Monday, December 31, 2012

High-flying inventor: South Bend teen wins national award for design of helicopter

SOUTH BEND -- While some teens were relaxing or visiting the beach last summer, Ethan Chu was busy designing a helicopter.

And his research and hard work paid off.

Ethan recently won the top national spot in a helicopter design competition for youths ages 9 to 16. He earned the Igor Sikorsky Youth Innovator Award, the grand prize for the Sikorsky Helicopter 2050 Challenge, which encourages young people to envision and design an environmentally friendly helicopter.

"I really like researching military stuff and reading about new technology," said Ethan, a 16-year-old home-schooled student.

The contest is sponsored by Sikorsky Aircraft Corp. and By Kids for Kids Co., an organization that encourages children to become inventors. Ethan received a trophy and a $1,000 cash prize, which he plans to use toward his education.

Ethan is the son of William and Joann Chu.

The competition sought designs that were original and environmentally efficient.

Ethan designed a compact, circular-shaped twin-engine helicopter he named the AH-9 Diamondback. "AH" is short for "Attack Helicopter," and "9" because it was the ninth variant he designed. Diamondback comes from the fact the vehicle has a diamond-like shape from above, the teen said.

His design calls for lightweight carbon nanotubes covered with titanium panels for the helicopter's structure, an approach that would reduce the aircraft's weight and fuel consumption, and improve its carrying capacity. "The nanotubes would make it 10 times lighter and much stronger than steel," Ethan said.

His design would channel engine exhaust along the rotor blades and around the helicopter's body to provide a cushion of gas to provide additional lift, a principle known as the Coanda effect.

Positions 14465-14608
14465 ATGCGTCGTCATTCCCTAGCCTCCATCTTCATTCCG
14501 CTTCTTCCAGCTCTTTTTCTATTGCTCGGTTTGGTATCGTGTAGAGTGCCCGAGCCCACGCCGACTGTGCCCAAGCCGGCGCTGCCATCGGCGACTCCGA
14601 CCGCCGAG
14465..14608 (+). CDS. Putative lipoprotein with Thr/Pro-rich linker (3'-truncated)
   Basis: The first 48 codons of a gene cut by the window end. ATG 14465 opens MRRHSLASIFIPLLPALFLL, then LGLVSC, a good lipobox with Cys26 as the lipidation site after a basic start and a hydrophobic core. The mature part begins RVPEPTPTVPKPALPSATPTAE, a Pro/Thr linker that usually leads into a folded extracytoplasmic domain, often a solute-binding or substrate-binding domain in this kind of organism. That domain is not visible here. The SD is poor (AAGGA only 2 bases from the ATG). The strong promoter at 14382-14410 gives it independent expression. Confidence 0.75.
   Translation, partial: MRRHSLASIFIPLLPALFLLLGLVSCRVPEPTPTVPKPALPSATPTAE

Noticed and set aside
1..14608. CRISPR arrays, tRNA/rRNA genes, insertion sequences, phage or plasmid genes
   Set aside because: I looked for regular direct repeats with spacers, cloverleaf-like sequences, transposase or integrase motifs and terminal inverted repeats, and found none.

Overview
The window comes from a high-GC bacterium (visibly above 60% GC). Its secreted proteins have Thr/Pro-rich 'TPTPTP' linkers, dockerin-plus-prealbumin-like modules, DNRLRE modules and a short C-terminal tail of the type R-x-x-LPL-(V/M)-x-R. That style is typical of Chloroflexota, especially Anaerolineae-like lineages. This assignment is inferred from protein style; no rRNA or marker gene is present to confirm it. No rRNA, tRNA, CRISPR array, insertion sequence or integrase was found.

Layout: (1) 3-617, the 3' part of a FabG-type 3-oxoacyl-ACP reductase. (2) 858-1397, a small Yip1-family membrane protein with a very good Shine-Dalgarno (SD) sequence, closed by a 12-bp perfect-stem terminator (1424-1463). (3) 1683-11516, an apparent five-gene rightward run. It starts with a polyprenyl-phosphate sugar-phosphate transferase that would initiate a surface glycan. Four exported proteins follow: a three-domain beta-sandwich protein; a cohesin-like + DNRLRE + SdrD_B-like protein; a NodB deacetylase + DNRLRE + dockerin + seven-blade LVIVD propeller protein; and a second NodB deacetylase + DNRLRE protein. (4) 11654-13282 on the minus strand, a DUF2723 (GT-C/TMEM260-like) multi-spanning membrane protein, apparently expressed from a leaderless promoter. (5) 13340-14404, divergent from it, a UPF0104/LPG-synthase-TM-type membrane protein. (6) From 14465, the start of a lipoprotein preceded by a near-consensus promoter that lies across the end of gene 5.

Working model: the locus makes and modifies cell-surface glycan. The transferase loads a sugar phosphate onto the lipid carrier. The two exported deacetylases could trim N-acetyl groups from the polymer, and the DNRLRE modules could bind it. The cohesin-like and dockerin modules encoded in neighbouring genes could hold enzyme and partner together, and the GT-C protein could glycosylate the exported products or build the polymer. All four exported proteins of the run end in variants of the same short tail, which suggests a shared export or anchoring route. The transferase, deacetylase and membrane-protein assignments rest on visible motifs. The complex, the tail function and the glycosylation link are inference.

Ethan's design doesn't feature a tail, which is a standard feature on helicopters to prevent the body from spinning around because of the rotor. Because the design features a counter rotating fan, a tail wouldn't be needed, Ethan said.

Differing versions of the design could be used for military attacks, transporting materials or a medical version to transport up to two front-line soldiers out of a battle zone, he said.

Ethan has always enjoyed drawing airplanes and learning about aviation. A friend at the family's church, Fellowship Baptist Church in South Bend, told Ethan about the helicopter competition last spring.

"I did a little research on helicopter design. I enjoy anything having to do with aerospace," he said.

The teen estimates he spent three months on his design, working about 90 minutes per day.

He did the design drawings using a computer program at his father's workplace, Curtiss-Wright Controls in South Bend. The company lets Ethan spend one day per week at work with his father, who is a mechanical engineer.

Ethan submitted his design in September, and was notified later in the fall that he was the top winner. "I was kind of surprised. It didn't really sink in," he said.

More than 300 youths participated this year, which was the second year the competition was held.

Ethan was invited to visit Sikorsky's headquarters in Stratford, Conn. He was accompanied by his father, and they were able to tour the assembly line of Sikorsky's Black Hawk and Seahawk military helicopters.

Ethan has never ridden in a helicopter -- yet. "I would like to sometime," he said.

His favorite subjects are math and science. After completing his high school education next year, he plans to go to college -- perhaps to Purdue University -- to study aerospace or mechanical engineering.

His dream job? "I'd like to do something in the military. And I'd like to learn to fly," he said.

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